If you’re completely new to SQL, I recommend going through Mode’s SQL tutorials, as it’s very succinct and thorough.Similarly, if you’re completely new to Python, Codecademy is a good resource to familiarize yourself with Python.
Level 1: Specialize
Once you’ve learned the fundamentals, you’re ready to specialize. At this point, it’s up to you whether you want to focus on machine learning algorithms, deep learning, natural language processing, computer vision, etc…
If you want to learn more about machine learning algorithms and implementation, I would check out Kaggle’s Intro to Machine Learning, Stanford’s course on Machine Learning, or Machine Learning A-Z on Udemy. Check them out and see what suits your preferences best!If you want to learn more about deep learning, check out ai’s specialization here. It’s worth the money!If you want to learn more about NLP, here are 5 free Natural Language Processing courses From Top Universities, like Stanford and Oxford.
There are so many more things that you can specialize in, so please explore more before you make a decision!
Level 2: Practice
Like anything else, you have to practice what you learn because you lose what you don’t use! Here are 3 resources that I recommend to practice and refine your skills.
Leetcode is a great resource that has helped me learn skills and neat tricks that I never thought was possible. It’s something that I leveraged significantly while job searching, and it is a resource that I will always go back to. The best part of it is that they normally have recommended solutions and discussion boards, so you can learn about more efficient solutions and techniques.Pandas practice problems: this resource is a repository full of practice problems specifically for Pandas. By completing these practice problems, you’ll know how to: filter and sort data, aggregate data, use .apply() to manipulate data, and more.Kaggle is one of the world’s largest data science communities with hundreds of datasets that you can choose from. With Kaggle, you can compete in competitions or simply take advantage of the datasets available to create your own machine learning models.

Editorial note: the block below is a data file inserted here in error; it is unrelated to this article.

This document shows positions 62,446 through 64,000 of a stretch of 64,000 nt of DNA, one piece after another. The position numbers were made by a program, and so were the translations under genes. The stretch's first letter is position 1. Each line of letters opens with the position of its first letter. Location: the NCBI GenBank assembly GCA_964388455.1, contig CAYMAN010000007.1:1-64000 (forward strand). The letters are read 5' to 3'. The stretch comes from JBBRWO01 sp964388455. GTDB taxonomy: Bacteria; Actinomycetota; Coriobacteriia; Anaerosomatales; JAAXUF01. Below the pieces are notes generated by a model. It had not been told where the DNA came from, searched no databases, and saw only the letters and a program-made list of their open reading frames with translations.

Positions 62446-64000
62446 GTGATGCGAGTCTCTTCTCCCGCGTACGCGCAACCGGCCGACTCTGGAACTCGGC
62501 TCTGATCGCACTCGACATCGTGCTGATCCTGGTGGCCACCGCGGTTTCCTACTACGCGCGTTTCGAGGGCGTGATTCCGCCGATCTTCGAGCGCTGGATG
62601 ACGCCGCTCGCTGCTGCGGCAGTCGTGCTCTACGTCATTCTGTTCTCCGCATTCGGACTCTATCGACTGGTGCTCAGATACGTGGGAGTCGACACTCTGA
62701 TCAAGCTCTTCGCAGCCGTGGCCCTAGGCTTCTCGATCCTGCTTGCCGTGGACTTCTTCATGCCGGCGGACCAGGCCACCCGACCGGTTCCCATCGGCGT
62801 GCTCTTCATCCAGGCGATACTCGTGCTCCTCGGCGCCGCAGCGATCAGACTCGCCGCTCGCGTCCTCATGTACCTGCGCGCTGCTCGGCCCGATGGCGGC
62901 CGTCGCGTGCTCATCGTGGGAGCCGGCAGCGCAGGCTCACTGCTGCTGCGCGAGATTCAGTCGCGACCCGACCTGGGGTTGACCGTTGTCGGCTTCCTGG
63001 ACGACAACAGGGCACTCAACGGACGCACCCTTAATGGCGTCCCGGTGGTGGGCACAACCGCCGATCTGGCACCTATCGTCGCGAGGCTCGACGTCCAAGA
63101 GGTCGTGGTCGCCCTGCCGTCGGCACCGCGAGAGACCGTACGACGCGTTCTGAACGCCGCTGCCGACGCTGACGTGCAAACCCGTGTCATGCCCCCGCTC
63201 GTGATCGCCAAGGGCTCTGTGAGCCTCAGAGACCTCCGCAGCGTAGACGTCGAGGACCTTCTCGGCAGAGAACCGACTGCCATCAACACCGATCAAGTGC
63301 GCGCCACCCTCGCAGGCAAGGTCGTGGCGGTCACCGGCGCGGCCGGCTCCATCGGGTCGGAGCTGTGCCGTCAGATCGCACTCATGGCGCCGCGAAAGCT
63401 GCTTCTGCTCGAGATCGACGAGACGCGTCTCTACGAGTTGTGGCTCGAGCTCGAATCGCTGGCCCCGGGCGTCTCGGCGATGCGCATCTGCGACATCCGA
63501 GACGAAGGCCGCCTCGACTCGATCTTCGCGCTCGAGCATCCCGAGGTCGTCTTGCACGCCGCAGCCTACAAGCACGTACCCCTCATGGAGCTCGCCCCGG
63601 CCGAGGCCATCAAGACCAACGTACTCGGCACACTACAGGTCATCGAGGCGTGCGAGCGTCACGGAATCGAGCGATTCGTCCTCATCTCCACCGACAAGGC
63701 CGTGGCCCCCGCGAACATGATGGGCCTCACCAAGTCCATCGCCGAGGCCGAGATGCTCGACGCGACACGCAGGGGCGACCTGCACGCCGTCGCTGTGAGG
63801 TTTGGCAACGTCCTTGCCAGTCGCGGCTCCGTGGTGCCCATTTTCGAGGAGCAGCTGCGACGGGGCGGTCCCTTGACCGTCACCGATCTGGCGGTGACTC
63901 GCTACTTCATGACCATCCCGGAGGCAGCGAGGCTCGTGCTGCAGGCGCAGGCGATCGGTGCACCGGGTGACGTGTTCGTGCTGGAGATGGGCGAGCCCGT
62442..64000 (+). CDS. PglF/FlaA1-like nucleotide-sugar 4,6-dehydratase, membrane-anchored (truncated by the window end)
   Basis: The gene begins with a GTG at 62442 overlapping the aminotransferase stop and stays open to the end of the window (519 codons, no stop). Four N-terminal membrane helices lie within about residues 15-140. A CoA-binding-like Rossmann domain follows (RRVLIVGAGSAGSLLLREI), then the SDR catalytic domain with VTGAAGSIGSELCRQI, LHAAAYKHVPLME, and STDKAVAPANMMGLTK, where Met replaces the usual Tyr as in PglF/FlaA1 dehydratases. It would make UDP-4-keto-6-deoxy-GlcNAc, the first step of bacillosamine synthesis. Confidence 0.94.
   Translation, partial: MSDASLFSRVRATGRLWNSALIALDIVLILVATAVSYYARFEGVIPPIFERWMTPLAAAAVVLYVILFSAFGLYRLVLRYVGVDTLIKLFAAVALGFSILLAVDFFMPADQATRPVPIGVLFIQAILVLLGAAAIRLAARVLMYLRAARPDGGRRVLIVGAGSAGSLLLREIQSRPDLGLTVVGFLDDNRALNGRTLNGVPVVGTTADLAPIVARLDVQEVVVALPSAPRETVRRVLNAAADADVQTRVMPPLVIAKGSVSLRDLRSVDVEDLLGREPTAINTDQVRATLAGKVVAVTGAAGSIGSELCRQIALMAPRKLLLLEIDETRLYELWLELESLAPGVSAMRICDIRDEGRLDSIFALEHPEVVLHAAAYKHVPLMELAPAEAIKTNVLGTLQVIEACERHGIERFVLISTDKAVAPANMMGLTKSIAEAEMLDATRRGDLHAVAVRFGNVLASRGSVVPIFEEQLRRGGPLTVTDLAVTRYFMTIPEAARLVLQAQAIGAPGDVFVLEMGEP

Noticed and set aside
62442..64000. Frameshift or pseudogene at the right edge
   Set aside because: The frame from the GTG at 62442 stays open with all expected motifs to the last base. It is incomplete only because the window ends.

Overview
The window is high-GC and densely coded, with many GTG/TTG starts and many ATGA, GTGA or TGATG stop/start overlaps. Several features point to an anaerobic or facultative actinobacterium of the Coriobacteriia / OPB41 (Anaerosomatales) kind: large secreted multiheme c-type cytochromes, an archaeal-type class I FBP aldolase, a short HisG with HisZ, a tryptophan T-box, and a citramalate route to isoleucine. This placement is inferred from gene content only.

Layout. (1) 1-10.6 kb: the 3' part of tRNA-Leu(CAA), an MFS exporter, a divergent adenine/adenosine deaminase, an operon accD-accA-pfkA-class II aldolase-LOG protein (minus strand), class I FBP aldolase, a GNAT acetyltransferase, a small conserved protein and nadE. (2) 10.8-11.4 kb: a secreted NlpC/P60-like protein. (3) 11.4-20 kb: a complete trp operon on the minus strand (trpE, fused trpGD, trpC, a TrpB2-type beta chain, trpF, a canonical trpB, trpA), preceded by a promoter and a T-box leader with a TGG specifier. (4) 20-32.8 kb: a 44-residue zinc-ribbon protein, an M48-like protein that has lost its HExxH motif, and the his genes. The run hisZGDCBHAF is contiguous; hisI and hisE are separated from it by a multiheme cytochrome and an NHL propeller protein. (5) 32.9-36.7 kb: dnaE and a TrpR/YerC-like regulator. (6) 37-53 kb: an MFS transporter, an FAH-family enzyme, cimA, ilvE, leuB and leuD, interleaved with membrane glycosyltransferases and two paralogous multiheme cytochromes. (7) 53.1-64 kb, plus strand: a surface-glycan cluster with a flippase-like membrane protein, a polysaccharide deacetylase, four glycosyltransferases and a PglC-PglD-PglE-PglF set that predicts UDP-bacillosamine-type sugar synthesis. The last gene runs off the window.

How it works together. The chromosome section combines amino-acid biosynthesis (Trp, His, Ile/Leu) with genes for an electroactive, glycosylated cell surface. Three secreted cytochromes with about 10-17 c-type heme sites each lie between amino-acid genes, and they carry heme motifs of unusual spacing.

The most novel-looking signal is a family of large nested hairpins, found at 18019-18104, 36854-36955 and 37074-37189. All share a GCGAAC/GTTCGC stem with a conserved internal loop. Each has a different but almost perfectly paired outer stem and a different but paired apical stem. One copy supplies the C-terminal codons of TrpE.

2) Showing your data science skills
Learning data science is one thing, but something that people commonly forget is marketing themselves — you’ll eventually want to show what you’ve learned. This is especially important for you if you don’t have a degree related to data science.
Once you’ve completed a couple of personal data science projects, below are several ways for you to showcase them and market yourself:
First, leverage your resume to showcase your data science projects. I recommend creating a section called “Personal Projects,” where you can list two to three projects that you’ve completed.
Similarly, you can add these projects in the “Projects” section on LinkedIn.
I strongly recommend that you create a Github repository if you haven’t already. And while we’re on the topic of Github, it would be a good idea to learn Git. Here, you can include all of your data science projects, and more importantly, you can share your code with others to see.
If you have a Kaggle account and create notebooks on Kaggle, this serves as a good alternative as well.
Once you have an active Kaggle or Github account, make sure that your account URL is available on your resume, your LinkedIn, and your website if you have one.
Speaking of a website, I strongly recommend building a data science portfolio in the form of a website as well. HTML and CSS are very simple to learn, and it would be a fun project! If you don’t have the time, something like Squarespace will work well too.
Blogging on Medium
I’m biased because this has worked well for me, but that doesn’t mean that I can’t recommend blogging! With a platform like Medium, you can write project walkthroughs, like mine on Wine Quality Prediction.
Lastly, take advantage of non-profit data science opportunities. I came across a resourceful article written by Susan Currie Sivek, which provides several organizations where you can get the opportunity to work on real-life data science projects.
Original. Reposted with permission.